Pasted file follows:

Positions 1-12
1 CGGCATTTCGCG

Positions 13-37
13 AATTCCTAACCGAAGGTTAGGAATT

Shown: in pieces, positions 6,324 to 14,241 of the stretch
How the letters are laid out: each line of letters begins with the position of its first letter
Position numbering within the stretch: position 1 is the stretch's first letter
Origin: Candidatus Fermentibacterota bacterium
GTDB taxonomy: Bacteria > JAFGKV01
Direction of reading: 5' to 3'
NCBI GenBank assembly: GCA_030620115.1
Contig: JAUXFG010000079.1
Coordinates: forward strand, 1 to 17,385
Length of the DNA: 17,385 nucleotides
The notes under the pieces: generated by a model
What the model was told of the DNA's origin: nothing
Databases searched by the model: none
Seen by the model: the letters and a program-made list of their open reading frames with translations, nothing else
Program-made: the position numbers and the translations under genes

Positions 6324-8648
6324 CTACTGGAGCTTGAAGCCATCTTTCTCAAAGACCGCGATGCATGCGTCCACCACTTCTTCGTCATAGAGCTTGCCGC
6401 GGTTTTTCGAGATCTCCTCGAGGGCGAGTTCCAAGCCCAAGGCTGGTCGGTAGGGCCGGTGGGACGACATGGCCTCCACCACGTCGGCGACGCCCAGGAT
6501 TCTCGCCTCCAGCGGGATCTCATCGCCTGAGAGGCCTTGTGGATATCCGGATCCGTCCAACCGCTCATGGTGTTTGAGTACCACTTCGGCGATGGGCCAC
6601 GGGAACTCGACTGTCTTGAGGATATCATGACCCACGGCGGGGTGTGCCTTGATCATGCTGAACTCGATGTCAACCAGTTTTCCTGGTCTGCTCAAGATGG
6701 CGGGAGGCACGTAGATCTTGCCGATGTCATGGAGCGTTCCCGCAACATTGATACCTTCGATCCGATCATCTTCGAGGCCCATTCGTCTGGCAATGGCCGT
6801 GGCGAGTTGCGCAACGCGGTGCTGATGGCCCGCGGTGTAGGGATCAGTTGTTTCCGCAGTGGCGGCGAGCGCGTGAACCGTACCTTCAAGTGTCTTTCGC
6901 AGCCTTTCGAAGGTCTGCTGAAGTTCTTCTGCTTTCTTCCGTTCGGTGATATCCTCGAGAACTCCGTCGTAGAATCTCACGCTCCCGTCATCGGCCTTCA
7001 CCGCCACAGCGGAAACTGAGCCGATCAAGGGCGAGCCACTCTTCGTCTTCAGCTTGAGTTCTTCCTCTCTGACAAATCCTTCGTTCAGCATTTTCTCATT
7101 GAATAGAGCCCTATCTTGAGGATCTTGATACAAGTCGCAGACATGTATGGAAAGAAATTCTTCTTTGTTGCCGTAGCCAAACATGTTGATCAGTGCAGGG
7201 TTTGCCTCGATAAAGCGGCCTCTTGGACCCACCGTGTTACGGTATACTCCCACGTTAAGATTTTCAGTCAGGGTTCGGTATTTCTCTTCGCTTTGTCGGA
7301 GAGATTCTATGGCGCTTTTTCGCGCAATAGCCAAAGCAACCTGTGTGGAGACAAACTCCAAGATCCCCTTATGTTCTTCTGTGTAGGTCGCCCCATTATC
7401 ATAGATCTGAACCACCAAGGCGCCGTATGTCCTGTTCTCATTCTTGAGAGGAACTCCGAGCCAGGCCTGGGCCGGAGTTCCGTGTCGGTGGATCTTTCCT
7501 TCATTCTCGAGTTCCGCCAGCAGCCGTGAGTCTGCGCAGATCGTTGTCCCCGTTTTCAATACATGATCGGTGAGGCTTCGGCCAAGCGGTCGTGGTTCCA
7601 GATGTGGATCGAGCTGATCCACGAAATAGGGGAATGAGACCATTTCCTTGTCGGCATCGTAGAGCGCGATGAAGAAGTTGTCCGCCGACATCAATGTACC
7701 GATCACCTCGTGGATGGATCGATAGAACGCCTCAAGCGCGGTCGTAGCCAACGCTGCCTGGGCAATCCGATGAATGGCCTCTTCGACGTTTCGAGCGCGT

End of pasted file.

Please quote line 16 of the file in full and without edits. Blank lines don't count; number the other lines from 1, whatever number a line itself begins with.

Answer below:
What the model was told of the DNA's origin: nothing